“So what are your new plans?”

“Hold on. I’m getting to that,” he said, and showed me his palm, which I envisioned biting. “To be humble for a minute, I consider myself a lucky stiff. If it wasn’t for the adoration of my peeps, I wouldn’t be running this one-man show.” The Mummy threw up a hand sign aimed at no one in particular, and I gently clapped–my hands, not his face–to appease him.

“Shall we say freakshow?” I dared to say, hoping he’d get the joke.

“That’s a little insulting. Nah.” Of course, he didn’t.

“My apologies,” I said. “Now, this new career venture of yours. Rap.”


“Allegedly, you’re about to open a record label and release your own album. Bit of a left turn, isn’t it?”

“I’m a pop star. I go with the wind. No one tells me what to do.”

“Ah. A rebel you certainly are. Can you tell us more about your decision?”

“I reckoned the shift to rap music was natural. Most people think they know me, but they don’t. I’m a creative juggernaut, an original. Hell, I’m creating my own sub-genre, which I call wrap music.”


“Rap with a W.”

“I get you,” I said.

“It’s gonna be the next big thing.”

“How would you describe this musical concoction?”

“Can you ask that question differently?”

“I’m sorry?”

“I didn’t get that word. Concoc-whatever.”

“How would you describe your genre?”

“It’s an underground rhythm straight from the Egyptian streets, raw and deadly, yo. Also, I’m releasing my own underwear line called Fruit of the Tomb. So look out for that in May.”

“I’m sure we will.” I asked what I’d been meaning to ask, “Do you consider yourself a man with a lot of enemies?”

“The media loves to hype,” he replied. At my behest.

“Can we talk about your longtime grudge with Boris Karloff and Karl Freund?”

“What’s there to say that hasn’t already been said? They ripped off my act, dirtied my image. I mean, who the hell walks like that? Nah, man, that was a terrible imitation. Shit.”

“What about all the offshoots? What do you think of those?”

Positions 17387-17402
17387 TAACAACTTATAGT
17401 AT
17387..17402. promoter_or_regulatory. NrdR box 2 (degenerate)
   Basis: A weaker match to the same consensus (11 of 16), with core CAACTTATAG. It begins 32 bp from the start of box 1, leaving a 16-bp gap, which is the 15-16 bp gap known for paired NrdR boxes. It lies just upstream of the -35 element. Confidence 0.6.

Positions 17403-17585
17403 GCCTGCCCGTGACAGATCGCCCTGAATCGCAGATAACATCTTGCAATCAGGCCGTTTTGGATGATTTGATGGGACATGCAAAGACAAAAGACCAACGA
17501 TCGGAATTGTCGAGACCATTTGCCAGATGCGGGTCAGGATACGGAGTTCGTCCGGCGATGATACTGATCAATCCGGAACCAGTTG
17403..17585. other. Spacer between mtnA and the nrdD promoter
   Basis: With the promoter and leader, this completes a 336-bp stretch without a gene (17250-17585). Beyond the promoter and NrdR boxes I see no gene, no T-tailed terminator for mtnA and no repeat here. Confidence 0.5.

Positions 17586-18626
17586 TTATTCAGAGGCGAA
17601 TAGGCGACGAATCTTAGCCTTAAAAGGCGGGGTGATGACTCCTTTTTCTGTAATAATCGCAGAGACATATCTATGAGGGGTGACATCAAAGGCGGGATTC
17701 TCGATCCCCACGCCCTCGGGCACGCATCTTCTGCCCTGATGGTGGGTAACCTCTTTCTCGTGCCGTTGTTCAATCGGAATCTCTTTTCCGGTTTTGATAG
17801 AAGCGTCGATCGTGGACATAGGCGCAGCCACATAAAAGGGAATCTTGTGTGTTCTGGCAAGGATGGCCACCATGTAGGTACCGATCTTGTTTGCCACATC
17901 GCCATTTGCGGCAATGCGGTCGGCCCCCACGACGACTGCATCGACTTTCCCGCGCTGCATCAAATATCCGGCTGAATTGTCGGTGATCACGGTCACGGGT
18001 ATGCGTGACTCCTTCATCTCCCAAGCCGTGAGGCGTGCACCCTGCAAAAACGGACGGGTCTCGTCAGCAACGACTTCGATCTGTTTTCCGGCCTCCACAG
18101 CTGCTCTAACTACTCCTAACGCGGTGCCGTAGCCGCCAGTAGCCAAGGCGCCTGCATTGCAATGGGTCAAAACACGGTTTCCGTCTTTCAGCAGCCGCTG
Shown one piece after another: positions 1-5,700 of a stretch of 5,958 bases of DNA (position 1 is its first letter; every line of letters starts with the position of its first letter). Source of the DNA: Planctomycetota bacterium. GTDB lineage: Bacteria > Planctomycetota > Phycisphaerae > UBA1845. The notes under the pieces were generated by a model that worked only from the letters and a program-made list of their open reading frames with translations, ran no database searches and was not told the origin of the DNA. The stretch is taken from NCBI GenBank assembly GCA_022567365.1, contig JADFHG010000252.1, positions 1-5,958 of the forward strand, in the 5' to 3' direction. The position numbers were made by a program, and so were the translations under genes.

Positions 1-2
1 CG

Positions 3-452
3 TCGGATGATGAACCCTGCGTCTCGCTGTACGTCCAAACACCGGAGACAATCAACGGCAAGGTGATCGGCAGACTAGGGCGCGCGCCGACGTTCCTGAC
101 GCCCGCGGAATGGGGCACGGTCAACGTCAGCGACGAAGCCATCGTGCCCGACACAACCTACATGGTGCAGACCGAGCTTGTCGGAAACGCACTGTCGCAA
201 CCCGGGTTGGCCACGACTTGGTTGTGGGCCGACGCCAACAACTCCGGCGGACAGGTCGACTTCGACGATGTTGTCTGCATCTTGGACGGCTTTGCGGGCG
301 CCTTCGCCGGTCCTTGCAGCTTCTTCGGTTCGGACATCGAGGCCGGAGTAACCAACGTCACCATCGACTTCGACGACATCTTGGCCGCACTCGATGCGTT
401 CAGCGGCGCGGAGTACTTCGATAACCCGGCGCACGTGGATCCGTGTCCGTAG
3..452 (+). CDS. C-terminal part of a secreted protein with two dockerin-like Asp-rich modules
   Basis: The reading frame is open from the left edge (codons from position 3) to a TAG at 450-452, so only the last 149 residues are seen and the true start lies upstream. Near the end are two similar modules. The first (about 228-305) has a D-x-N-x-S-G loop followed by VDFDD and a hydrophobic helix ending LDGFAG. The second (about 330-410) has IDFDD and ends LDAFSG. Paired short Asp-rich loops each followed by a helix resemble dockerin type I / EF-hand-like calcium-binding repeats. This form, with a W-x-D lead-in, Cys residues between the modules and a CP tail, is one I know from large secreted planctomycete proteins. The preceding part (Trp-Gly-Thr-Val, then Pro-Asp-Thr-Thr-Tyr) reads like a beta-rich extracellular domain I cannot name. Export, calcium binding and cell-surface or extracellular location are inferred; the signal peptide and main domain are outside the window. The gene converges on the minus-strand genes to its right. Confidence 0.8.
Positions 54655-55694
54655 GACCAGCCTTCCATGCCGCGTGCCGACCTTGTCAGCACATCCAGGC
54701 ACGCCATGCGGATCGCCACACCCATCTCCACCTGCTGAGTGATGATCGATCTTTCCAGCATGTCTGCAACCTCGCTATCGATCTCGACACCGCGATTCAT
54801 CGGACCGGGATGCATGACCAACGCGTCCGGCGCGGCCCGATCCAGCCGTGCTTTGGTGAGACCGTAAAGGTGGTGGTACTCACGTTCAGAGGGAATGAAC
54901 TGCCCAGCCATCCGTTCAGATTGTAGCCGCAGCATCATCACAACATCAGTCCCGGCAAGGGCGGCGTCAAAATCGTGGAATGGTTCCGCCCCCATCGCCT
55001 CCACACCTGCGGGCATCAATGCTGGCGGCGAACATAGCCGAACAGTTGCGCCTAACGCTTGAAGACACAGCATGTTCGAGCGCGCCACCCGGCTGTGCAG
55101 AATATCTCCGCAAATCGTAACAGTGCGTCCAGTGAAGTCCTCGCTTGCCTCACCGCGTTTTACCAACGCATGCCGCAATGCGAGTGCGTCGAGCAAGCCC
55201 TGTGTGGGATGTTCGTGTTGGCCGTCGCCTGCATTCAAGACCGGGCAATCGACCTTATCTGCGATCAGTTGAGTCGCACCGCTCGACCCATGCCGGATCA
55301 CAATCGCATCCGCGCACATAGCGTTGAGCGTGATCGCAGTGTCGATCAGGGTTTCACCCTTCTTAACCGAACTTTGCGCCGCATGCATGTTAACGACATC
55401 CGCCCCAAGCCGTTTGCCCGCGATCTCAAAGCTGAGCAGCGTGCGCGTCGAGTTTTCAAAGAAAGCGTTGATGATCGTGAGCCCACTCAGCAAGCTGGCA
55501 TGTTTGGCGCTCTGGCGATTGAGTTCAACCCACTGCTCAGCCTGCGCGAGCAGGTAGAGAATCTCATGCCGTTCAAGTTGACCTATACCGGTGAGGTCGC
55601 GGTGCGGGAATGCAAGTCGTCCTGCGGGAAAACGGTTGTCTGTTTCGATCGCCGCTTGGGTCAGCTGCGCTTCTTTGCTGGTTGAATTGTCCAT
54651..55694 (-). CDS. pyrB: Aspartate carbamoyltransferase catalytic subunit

The Mummy shook his head. “Makes my heart pain. They all took a big chunk out of my soul. But what can you do? It’s a thing of the past. Never say I don’t dwell on the future.”

“Okay. Is there any truth that you’ve had your life threatened? When you disappeared, there were claims that you’d been kidnapped.”

“I don’t know where you got that. Who’s your source?” he asked.

“There’s a number of sources, actually.”

“No comment.”

“So you were kidnapped?”

“Maybe. Maybe not. You know, I’m a very successful businessman. There’s a lot of peeps that hate me, dig? They’re jealous, is all. Especially that overgrown nut on the East coast.”

“You’re referring to Frankenstein’s Monster, who runs the studio East Coast Death Jam?”

“Frankenbitch is more like it. And maybe,” he said, shrugging.

“Does he perhaps consider it a cheap shot that you’re stepping into his industry? Surely, reading this, he’ll take offense, will he not?”

“I don’t care. Next question.” He ate the rest of his cigarette.

“What role does The Blob play in all this?”

“That small-time jig can’t even find his own ass, okay?” The Mummy ripped away from his seat. “Wrap up this interview,” he demanded.

As he began storming off, I pulled a fiendish smile and asked, “Before you became what you are, you were said to have–and I quote–bought your way to fame. Where did this wealth come from, sir? Are you involved in illegal activities?”

“Who do you think you are, mother fucker? Are you from the feds?” The Mummy returned and brooded over me.

I saw his Mickey Mouse sweater underneath, and had a eureka moment. I gasped. “Are you the real Mummy?”